Banff and Beyond

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March 31, 2011

Lake Louise and Banff National Parkby Dee Reed

RVers too set on their destination will often miss the real adventure — the trip. When RVing to Lake Louise and Banff in Alberta, Canada, travel the Bow Valley Parkway — a stop-and-smell-the-roses kind of driving route. Take in incomparable views on either side of your RV. Stop at interpretive panels that explain the flora, fauna, and history of the Canadian Rockies. Bring along your camera and have it close at hand to snap images of the steep cliffs carved by rushing whitewater, erosion, and time. Highlights along the drive may include wildflowers, bears, elk, wolves, big horn sheep, coyotes, and other wildlife. Keep an eye out for views of Bow River, Castle Mountain, Johnston Canyon, and Sawback Range.

An RV trip along this route will land you at two of the most beautiful destinations in the world: Lake Louise and Banff National Park. The park is Canada’s oldest national park, established in 1885. It had become a popular destination a few years earlier when hot springs were discovered on the eastern slope of the Rocky Mountains. You’ll still find plenty of reasons to RV to Banff National Park, including more than 2,500 square miles of valleys, mountains, glaciers, forests, meadows and rivers. Summer activities include fishing, biking, canoeing, hiking, horseback riding, and swimming. Cross-country skiing, downhill skiing and snowboarding, ice diving, ice skating, snowshoeing, and waterfall ice climbing are favorite winter events. RV camping is also a favorite pastime and takes place year-round.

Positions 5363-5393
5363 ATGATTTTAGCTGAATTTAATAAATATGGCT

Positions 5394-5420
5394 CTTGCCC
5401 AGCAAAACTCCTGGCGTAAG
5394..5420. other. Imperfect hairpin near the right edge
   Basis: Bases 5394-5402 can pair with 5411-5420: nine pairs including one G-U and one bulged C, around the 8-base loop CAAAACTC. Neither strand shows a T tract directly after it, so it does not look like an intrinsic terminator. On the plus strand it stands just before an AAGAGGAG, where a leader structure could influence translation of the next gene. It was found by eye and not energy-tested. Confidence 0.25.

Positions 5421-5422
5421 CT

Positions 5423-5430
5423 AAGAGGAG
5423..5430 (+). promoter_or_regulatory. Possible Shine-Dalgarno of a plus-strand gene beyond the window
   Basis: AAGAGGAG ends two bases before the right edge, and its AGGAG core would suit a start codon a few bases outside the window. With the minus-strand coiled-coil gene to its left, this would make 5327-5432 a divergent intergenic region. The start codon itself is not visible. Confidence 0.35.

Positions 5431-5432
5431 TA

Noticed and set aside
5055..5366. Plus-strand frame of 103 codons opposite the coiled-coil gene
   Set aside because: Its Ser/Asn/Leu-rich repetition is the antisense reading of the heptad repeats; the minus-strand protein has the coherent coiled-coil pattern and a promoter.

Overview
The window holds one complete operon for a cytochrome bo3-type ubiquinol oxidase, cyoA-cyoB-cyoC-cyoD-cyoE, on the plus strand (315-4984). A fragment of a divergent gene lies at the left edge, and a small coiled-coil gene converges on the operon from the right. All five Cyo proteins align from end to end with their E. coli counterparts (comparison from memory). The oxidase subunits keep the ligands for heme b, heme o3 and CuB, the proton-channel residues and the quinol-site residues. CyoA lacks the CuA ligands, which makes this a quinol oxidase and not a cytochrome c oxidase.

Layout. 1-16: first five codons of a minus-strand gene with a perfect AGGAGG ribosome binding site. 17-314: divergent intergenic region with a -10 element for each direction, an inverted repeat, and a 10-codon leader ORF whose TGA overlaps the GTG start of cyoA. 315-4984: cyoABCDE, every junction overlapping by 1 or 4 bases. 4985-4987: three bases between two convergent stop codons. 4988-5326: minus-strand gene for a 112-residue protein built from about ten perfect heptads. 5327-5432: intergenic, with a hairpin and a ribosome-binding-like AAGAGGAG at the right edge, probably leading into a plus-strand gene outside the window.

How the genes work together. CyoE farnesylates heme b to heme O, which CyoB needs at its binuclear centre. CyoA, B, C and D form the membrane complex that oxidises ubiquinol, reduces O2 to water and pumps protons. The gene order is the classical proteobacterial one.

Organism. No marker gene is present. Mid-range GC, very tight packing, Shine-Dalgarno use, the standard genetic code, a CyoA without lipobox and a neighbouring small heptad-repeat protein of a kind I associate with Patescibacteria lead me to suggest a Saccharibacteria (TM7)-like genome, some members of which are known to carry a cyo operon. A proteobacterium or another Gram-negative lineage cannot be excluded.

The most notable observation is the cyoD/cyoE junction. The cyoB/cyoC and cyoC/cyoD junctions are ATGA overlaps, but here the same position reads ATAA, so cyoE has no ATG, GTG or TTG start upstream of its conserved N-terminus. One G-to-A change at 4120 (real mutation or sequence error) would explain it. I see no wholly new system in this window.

You’ll be astounded at the immense beauty when you first gaze on Lake Louise, Canada’s “Diamond in the Wilderness.” Its shimmering waters vary between turquoise to dark green. The Victoria Glacier reaches almost down to the shores of the 1 2/3-mile long deep-water lake. Although the water is too cold for swimming, its ideal for canoeing. You won’t be the first people “camping” in the region, because the earliest inhabitants, the Stoney Indians, named Lake Louise “Lake of the Little Fishes.” A surveyor for the Pacific Railroad discovered the lake in 1882 and aptly named it Emerald Lake. It was changed to Lake Louise in honor of Queen Victoria’s daughter Louise.

Although the setting is beautifully pastoral, you’ll find colorful festivals, fun activities, and great restaurants and stores in the towns of Banff and Lake Louise. The area is also home to many world class ski areas. And what could be easier than making your RV your home base while enjoying the slopes.

For more info about RV travel visit the Good Sam Club Trip Planning section where you can route your RV trip, read interesting RV travel articles, learn about points of interest, find RV campgrounds and print out RV checklists.

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